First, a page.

GENEVA, Switzerland, August 23, 2019 (ENS) – Giraffes will now be protected against trade in their body parts for the first time. Delegates from 183 countries to the tri-annual Convention on International Trade in Endangered Species decided to add giraffes to an endangered species list, voting to regulate the trade in products made from giraffes such as skins, bones and meat.

The goal is to protect endangered species such as giraffes at risk of over-exploitation as a result of international trade.

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Giraffes in Namibia, May 6, 2018 (Photo by Thomas Gerhard)

The United Kingdom’s International Environment Minister Zac Goldsmith said, “I am absolutely delighted by the decision to increase protection for giraffes. This is a very important step towards reducing the threat faced by these noble and iconic animals. I pay tribute to our own negotiators who made the case so firmly.”

Giraffe numbers have declined by almost 30 percent in just over three decades to approximately 111,000 in the wild. It is likely that giraffe numbered 10 times as many only a century ago, according to the nonprofit Giraffe Conservation Foundation.

The Foundation aims to secure and increase current giraffe numbers and their distribution throughout their range in Africa. The group says this goal is achievable, “especially in cooperation with other key conservation efforts where giraffes occupy the same landscapes as other focus species.”

On 21 and 22 August, the International Consortium on Combating Wildlife Crime, ICCWC, convened the Third Global Meeting of Wildlife Enforcement Networks (WENs). The meeting brought together networks from around the world, and wildlife law enforcement officers as well as other relevant stakeholders to share experiences on strengthening efforts at the regional, sub-regional and global level to combat wildlife crime.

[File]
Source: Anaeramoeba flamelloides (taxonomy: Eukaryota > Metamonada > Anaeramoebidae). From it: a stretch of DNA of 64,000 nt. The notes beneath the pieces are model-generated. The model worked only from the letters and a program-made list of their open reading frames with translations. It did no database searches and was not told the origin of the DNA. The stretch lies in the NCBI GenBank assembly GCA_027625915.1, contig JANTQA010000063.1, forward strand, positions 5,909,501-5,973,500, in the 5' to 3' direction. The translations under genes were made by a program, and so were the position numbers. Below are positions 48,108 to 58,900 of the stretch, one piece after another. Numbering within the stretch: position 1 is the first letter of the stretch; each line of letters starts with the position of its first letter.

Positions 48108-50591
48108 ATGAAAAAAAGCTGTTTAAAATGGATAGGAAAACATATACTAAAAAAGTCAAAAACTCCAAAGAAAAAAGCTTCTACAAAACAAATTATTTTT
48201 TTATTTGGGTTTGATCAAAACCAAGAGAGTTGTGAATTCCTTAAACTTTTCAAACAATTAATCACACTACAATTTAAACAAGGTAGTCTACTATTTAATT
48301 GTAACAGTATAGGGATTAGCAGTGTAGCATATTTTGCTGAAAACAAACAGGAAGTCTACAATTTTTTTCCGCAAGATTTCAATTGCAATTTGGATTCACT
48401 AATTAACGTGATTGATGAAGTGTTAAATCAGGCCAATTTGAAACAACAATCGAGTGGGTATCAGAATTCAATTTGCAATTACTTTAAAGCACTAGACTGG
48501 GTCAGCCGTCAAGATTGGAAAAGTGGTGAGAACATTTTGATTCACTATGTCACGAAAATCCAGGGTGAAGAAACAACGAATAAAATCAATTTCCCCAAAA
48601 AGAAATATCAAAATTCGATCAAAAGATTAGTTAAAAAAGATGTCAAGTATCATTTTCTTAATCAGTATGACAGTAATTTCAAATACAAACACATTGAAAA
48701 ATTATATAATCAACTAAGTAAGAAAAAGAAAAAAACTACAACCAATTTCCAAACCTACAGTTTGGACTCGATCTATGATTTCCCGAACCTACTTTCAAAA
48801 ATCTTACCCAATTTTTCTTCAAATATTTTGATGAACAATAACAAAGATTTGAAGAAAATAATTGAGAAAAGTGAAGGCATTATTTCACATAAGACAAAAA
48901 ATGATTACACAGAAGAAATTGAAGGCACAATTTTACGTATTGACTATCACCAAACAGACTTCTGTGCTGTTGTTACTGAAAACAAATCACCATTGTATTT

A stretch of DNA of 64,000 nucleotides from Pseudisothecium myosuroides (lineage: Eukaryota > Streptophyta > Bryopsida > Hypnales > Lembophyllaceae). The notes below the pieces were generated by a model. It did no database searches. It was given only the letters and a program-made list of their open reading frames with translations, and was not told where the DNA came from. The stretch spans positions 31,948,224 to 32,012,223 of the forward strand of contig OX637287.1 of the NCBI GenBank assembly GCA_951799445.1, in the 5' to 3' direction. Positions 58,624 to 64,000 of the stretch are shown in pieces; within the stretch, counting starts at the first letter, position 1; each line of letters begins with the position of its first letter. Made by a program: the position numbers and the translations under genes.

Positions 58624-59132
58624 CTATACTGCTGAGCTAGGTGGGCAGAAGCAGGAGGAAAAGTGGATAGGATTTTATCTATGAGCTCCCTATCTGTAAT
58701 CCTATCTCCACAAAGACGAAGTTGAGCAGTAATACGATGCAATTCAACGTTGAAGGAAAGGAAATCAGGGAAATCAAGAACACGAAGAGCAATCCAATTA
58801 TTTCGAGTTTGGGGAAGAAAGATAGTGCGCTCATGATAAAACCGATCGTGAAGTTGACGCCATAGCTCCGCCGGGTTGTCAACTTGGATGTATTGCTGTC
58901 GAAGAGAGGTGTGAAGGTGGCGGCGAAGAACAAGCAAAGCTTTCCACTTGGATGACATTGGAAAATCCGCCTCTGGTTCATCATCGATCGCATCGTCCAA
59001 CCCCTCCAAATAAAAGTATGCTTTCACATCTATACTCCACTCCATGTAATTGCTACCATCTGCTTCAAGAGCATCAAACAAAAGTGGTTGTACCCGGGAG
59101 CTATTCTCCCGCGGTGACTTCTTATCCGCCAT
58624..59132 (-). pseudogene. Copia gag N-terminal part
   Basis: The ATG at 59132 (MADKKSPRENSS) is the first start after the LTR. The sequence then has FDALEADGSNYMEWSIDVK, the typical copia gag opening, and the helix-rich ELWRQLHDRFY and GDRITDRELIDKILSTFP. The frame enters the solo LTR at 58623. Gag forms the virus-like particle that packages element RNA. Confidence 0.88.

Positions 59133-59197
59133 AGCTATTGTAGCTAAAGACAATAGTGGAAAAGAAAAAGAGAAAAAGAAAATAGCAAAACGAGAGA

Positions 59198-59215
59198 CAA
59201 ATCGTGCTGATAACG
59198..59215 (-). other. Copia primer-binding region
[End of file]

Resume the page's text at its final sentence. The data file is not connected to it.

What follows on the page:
Guidelines for Wildlife Enforcement Networks aimed at further strengthening the role of Wildlife Enforcement Networks in the fight against wildlife crime are currently under development.

These guidelines will provide a self-assessment tool that can be drawn upon both when establishing a new Wildlife Enforcement Network, or to strengthen an already existing WEN. Targeted discussions will be held at the WEN meeting to further refine these guidelines.

Ivonne Higuero, Secretary-General of CITES said that until the close of the conference on August 28, CITES Parties will discuss a wide variety of matters and make critical decisions to protect wildlife.

“While much of the conversation will focus on ensuring trade is legal and sustainable, CoP18 will provide a crucial space for policymakers and law enforcement practitioners to come together, exchange best practices, and agree on measures to strengthen responses to wildlife crime,” Higuero said.

“Wildlife crime continues to pose a serious threat to many species, and the criminal groups involved are increasingly organized, and constantly adapting their tactics to conceal their illegal activities and avoid detection,” she said.

“The good news is,” said Higuero, “that the Consortium will continue to relentlessly work with the law enforcement community, building capacity and making available the tools and services they need to bring these criminals to justice by enabling them to mobilize the same measures against wildlife crime as those used against other serious domestic and transnational organized crimes.”

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